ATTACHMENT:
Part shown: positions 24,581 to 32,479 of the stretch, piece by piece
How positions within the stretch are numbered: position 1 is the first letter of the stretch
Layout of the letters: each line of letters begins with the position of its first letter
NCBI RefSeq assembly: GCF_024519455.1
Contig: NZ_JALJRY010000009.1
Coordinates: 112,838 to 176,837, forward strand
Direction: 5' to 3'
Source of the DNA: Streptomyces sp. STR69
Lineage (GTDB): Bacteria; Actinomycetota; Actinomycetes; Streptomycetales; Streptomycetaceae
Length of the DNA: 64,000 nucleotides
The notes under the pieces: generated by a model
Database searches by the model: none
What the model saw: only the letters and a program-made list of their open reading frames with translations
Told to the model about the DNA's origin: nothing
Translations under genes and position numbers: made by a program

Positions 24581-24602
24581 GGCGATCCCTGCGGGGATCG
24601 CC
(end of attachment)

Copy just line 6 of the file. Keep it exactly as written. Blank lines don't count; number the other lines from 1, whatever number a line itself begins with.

Coordinates: 112,838 to 176,837, forward strand